How to Handle Difficult People Without Getting Angry

5 Things You Can Do Next Time You Find Yourself in an Unpleasant Situation

Whenever we’re in a situation that is unpleasant due to someone being difficult or uncooperative, it can trigger a number of emotions.

These emotions can include anger, resentment, discomfort, fear, embarrassment or disappointment.

While it can be easy to let others affect our emotional state, if we have adequate tools to deal with difficult people or situations, we’ll have a much better chance of managing our emotions appropriately.

Since we interact with people all the time, knowing what to do or what to say whenever we’re dealing with someone difficult, will allow us to focus on what we need to do, without getting caught up in the other person’s drama.

In my previous manufacturing career, the company I worked for had a sales manager who would get angry whenever there were delays with customer orders. It didn’t matter if there were valid reasons for delays such unexpected machinery breakdown, or if there were traffic delays on the road while delivering products to customers.

This sales manager had a reputation of being difficult to reason with and he wasn’t the most approachable person in the company.

On one occasion, there was a delay with delivery to a major customer and resulted in the customer giving him a call to find out why their delivery was delayed. The sales manager called the delivery manager at the time to find out what was going on.

As he was not happy with the reason he was given, be verbally abused the delivery manager over the phone. Even though the delivery manager tried to explain that the customer order had left the site and the delivery truck was delayed in traffic, it didn’t matter.

That abusive phone call lasted around five minutes and after he hung up, the delivery manager informed the site manager what had happened.

A formal complaint was initiated, which led to a full investigation of the incident. It eventually led to a third party mediator being hired by the company to reach an acceptable resolution. The delivery manager was acknowledged for how he handled himself and the situation, without escalating it any further.

The sales manager was given a disciplinary warning and was told a repeat of a similar incident would result in his termination from the company. He apologised for his behaviour. The remainder of the time I was at the company, I did not witness another incident like that again.

5 Things You Can Do When Dealing With a Difficult Person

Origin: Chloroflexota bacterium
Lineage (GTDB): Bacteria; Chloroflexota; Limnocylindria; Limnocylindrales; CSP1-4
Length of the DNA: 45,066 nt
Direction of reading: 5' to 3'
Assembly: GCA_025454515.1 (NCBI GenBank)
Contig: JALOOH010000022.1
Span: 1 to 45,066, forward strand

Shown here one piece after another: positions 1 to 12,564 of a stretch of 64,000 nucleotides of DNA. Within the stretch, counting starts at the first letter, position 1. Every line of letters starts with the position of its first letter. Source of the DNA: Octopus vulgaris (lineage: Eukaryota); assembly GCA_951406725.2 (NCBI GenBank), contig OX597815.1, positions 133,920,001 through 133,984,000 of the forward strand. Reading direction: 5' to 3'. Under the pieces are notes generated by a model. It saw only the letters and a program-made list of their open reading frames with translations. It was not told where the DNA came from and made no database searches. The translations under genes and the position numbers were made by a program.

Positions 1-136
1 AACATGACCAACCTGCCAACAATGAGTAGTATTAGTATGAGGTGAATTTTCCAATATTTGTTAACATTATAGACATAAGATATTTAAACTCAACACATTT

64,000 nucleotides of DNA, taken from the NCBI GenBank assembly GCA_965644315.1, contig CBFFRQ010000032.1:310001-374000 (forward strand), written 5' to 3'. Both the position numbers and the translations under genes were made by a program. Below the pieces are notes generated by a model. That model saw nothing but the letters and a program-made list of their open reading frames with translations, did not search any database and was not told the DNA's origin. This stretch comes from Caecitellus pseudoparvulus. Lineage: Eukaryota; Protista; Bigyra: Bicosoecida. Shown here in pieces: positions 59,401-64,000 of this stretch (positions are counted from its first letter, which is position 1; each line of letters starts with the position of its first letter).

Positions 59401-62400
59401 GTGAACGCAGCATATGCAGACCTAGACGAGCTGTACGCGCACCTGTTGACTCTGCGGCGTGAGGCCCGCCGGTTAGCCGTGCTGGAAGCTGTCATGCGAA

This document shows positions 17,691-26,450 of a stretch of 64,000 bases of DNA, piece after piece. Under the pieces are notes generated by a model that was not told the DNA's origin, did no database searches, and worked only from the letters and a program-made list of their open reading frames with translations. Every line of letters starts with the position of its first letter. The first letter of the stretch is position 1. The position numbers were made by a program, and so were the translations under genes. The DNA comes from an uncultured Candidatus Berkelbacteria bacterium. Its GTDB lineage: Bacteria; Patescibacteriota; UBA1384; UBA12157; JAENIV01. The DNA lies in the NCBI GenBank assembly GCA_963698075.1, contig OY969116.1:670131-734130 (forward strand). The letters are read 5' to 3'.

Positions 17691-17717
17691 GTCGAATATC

1. Observe the situation instead of reacting. This includes noticing the emotions that are coming up for us. The best thing we do can initially is to remain calm, listen, not get attached to the person’s situation or drama, and to also avoid judging the person. The better we handle ourselves first, the better position we’ll be in to know what the best action to take is.
  2. Reorientate the situation from focusing on a problem to focusing on a solution. Sometimes people just want to be heard, so it’s okay on some occasions to hear a person out. What we should be listening for is their real issue or their hidden need, which may not be obvious initially. It’s valuable to know that most people will run out of steam within 20 minutes, so the question we can ask is, “What outcome do you want?”
  3. Set clear boundaries. If it’s something we cannot change or doesn’t involve us, then we have to redirect the other person to someone else. This is where we have to be courageous and let the person know that they should approach someone who can assist them with their situation and it does not concern us.
  4. Walk away if necessary. If a person is being difficult, one of the best things we can do is to choose to maintain self-care instead of being triggered by them. Walking away and leaving the situation, even for a short period of time, is powerful and is a sign that we will not let them affect our emotional state.
  5. Challenge their identity. Sometimes people are not aware of how they are coming across to others and all it can take to change their behaviour is to challenge them. Questions to ask that will challenge their identity includes, “How would your best self deal with what you are going through?” or “What is your current behaviour saying about who you are as a person?”

The best way to deal with difficult people is to be a positive influence or role model ourselves first. We have to trust our ability to handle any situation or any difficult person. The more awareness we have about our own abilities and tendencies, the better placed we’ll be to deal with difficult people.

Action Step: Reflect on the last time you dealt with a difficult person. What do you think you would do differently now that you have more awareness around what you can do? Start applying these ideas whenever you’re in an unpleasant situation with someone.

Question: What are other things we can do to handle difficult people without getting angry?

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Neel Raman

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